Houston, They Have Created A Problem.

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John Thomas8
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Houston, They Have Created A Problem.

#1

Post by John Thomas8 »

Ya, it's just sportsball stuff, but a major league baseball player has filed a lawsuit seeking redress for the cheating by the Houston Astros who won a World Series by actively cheating.

Here's an ESPN article (ESPN News Services), in part:

On Monday, he fired back, filing a civil lawsuit in Los Angeles Superior Court. He is accusing the Astros of unfair business practices, negligence and intentional interference with contractual and economic relations. According to the suit, filed by Ben Meiselas of Geragos & Geragos in Los Angeles, Bolsinger stated that the "Astros' unlawful and tortious business practices have had consequences far beyond wins and losses and strikeouts or home runs."

Sorry, I'm unable to find were the actual court filings are located.

Should the courts get involved?

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Jim
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Re: Houston, They Have Created A Problem.

#2

Post by Jim »

That was his final MLB game pitched...can he prove the Astros blatant cheating cost him his job?

John Thomas8
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Re: Houston, They Have Created A Problem.

#3

Post by John Thomas8 »

Most likely, from the current publicly available information. This could go class action, as there's over a dozen players I've seen that have been adversely affected by results vs the Astros in the past 3-4 years.

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Mikedunford
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Re: Houston, They Have Created A Problem.

#4

Post by Mikedunford »

(1) The courts shouldn't get involved.
(2) The tie to California isn't immediately apparent. He was playing for a Canadian team, and the game was presumably in Texas.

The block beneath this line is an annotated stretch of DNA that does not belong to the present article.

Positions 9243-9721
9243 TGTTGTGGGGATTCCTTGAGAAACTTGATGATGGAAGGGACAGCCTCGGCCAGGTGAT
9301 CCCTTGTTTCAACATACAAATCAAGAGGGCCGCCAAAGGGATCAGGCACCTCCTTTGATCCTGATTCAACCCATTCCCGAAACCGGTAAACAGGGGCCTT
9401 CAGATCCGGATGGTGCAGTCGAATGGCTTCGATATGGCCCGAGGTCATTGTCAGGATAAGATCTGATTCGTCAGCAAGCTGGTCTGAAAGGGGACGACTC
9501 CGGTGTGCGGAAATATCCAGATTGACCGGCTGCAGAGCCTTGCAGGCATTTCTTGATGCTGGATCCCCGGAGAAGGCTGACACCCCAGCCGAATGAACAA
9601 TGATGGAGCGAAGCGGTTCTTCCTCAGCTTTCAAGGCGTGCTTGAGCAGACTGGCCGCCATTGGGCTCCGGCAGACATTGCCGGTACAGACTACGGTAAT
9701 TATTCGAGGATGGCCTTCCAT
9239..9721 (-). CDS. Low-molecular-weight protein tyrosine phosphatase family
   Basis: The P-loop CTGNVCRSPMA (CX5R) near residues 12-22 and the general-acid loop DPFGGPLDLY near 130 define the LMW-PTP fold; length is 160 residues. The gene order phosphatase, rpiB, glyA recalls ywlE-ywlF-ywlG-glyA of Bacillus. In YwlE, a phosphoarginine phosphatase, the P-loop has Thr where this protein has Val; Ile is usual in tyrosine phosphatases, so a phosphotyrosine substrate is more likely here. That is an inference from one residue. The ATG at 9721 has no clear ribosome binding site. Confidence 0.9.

(3) Assuming Texas law applies (as the law of the site of the tort), the interference case is frivolous. Texas law requires a willful and intentional act of interference.

(4) Also, I just looked at dude's 2017 stats. No fucking way does he prove causation.
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John Thomas8
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Re: Houston, They Have Created A Problem.

#5

Post by John Thomas8 »

Mikedunford wrote:
Tue Feb 11, 2020 3:22 am
(1) The courts shouldn't get involved.
(2) The tie to California isn't immediately apparent. He was playing for a Canadian team, and the game was presumably in Texas.
(3) Assuming Texas law applies (as the law of the site of the tort), the interference case is frivolous. Texas law requires a willful and intentional act of interference.

(4) Also, I just looked at dude's 2017 stats. No fucking way does he prove causation.
1) Can't argue, except individuals should have some sort of recourse if the sports body fails to behave honestly.

2) Can't argue, I have no leg to stand on for knowledge about actual legal mechanics of determining jurisdiction.

3) Here's were I actually disagree. The cheating was fundamentally willful and intentional, most likely approved by team ownership after being created by team staff. You can actually steal signs during a game, it happens. But the sign stealing in this instance was organized, developed and improved upon by the Astros organization.

4) While in the filer's case the link between the cheating and his dismissal from MBL is quite tenuous, I did note that this could be made into a class action suit due to the use of performance incentives in MBL contracts, where the cheating materially and adversely affected a number of players and prevented them from achieving those incentives, some of them quite lucrative.